Animal assisted therapy
At Baylor Scott & White, we look to put smiles on our patients faces any way we can. And sometimes, bringing our furry friends to visit (and work with) our patients does just the trick. The Animal Assisted Therapy program began in 1985 with one sheltie, Dusty, visiting patients once a week. Since then, the number of therapy dogs has continued to grow to keep up with the increasing demand for this type of therapy.
Is your dog a candidate for the program? Requirements include:
- Must be between the ages of 1 and 9 years
- Must have completed a formal obedience class
- Must be tested in the hospital
Owner requirements include:
- Be at least 18 years of age
- Be a non-nicotine user
- Fill out application with references and background checked
- Attend health clinic with drug screening, two TB tests, TDAP vaccine, MMR titers and a flu shot
- Complete orientation
- Be able to volunteer at least once every 90 days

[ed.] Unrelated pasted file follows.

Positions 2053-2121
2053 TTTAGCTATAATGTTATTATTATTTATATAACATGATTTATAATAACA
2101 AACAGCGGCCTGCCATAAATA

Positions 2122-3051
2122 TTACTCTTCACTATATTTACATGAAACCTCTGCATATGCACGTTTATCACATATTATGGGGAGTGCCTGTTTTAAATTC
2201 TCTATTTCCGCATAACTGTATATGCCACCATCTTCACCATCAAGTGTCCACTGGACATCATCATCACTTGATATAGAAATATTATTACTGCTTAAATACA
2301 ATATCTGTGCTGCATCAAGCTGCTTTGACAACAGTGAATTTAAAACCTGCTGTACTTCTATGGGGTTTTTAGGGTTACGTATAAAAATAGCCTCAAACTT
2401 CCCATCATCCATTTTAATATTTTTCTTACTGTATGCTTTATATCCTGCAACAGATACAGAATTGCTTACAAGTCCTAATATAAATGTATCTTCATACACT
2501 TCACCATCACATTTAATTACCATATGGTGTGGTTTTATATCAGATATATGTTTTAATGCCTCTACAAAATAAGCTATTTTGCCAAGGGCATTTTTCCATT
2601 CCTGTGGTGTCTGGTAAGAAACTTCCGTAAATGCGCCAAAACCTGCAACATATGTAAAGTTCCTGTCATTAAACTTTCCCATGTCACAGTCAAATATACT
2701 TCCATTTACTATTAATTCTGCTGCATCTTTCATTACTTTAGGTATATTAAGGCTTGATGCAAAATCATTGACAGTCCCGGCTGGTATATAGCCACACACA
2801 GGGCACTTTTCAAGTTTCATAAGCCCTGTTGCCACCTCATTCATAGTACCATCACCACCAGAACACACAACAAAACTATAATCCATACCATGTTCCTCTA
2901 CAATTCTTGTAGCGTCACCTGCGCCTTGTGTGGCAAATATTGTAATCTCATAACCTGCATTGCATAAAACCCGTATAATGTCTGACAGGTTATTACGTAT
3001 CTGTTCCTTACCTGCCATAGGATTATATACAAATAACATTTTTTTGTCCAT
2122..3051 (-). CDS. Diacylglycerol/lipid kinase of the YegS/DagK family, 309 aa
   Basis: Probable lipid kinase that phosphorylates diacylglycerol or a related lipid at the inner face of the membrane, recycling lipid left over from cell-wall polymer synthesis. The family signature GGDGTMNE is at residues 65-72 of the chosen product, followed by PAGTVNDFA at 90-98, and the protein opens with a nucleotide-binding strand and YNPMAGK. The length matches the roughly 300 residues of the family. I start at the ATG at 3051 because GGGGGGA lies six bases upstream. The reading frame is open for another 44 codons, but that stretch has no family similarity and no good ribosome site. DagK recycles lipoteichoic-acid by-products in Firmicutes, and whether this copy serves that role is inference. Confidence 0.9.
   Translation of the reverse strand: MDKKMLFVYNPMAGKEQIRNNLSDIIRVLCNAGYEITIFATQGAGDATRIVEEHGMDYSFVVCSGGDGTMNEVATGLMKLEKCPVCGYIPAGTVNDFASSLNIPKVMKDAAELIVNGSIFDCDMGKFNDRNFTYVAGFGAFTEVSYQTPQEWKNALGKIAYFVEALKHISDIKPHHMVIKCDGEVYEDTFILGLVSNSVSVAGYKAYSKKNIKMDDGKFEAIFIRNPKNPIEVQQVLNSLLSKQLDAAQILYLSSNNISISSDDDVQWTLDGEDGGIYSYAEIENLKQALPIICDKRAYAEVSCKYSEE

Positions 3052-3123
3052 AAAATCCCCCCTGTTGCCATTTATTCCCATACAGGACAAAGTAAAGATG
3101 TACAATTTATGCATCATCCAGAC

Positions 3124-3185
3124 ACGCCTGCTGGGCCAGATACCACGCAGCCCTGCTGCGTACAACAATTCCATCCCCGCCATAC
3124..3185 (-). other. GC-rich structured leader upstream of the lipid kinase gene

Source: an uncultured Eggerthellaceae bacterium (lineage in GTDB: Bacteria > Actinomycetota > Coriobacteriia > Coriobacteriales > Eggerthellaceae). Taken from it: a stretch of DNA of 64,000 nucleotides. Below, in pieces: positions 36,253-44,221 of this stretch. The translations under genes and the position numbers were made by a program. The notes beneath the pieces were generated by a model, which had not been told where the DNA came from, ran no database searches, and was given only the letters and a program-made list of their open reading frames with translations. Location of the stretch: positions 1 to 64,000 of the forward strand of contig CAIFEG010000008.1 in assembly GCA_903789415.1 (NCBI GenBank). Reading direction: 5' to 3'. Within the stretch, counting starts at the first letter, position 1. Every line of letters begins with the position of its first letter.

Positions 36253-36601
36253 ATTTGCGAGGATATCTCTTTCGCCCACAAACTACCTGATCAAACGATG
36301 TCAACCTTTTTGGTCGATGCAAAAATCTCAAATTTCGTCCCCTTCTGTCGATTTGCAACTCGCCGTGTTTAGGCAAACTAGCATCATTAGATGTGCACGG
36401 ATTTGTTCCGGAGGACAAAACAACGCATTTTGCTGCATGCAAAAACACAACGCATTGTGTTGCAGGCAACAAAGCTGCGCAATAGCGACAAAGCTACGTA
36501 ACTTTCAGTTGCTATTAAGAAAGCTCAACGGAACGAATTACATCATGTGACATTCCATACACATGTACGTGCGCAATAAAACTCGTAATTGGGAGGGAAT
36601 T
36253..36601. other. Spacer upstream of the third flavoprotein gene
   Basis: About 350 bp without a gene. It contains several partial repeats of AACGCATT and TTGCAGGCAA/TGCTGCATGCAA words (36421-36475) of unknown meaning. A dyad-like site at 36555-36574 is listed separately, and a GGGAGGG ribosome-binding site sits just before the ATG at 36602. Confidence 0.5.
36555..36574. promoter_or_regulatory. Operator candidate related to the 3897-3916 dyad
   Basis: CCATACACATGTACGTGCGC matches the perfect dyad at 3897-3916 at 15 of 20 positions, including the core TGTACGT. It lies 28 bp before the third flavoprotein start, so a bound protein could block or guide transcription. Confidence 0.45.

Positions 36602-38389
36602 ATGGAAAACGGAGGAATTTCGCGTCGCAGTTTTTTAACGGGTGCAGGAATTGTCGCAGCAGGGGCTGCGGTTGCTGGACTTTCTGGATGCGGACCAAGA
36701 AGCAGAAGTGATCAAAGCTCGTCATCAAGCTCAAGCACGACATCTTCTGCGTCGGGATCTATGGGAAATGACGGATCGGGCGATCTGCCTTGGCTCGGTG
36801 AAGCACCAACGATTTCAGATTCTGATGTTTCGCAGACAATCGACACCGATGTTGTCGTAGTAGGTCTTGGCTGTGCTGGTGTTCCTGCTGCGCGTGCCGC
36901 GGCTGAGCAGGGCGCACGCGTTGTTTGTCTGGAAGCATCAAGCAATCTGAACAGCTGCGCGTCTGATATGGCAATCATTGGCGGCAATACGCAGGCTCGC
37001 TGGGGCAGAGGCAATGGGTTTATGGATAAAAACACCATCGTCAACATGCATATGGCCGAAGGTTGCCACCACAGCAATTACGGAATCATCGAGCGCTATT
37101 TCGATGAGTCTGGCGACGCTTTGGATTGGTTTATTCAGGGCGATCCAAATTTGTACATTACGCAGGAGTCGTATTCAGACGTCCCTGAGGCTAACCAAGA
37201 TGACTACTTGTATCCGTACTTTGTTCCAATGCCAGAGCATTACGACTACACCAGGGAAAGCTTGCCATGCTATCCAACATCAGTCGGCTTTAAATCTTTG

Currently, animal assisted therapy volunteer opportunities are only available at locations in the Dallas-Fort Worth Metroplex.
For more information on this program, please contact program coordinator Linda Marler at 214.536.3151, firstname.lastname@example.org.
Patient and family advisers
Patient and family advisers provide a voice that represents all patients and families who receive care at Baylor Scott & White. They partner with doctors, nurses and administrators to help improve the quality of our care for all patients and family members.
You can be an adviser if you or a family member received care at Baylor Scott & White within the last five years. As an adviser, you can help in the following ways:
- Share your story. Advisers help by talking about their healthcare experiences with clinicians, staff and other patients.
- Work on short-term projects. We sometimes ask advisers to partner with us in making improvements — for example, helping to plan and design a family resource room.
- Serve on a committee. Some advisers serve on hospital or clinic committees made up of doctors, nurses and others. Advisers help by keeping committee members aware of how issues may be viewed from a patient's perspective.
Opportunities to become a patient and family adviser are currently available in the following locations: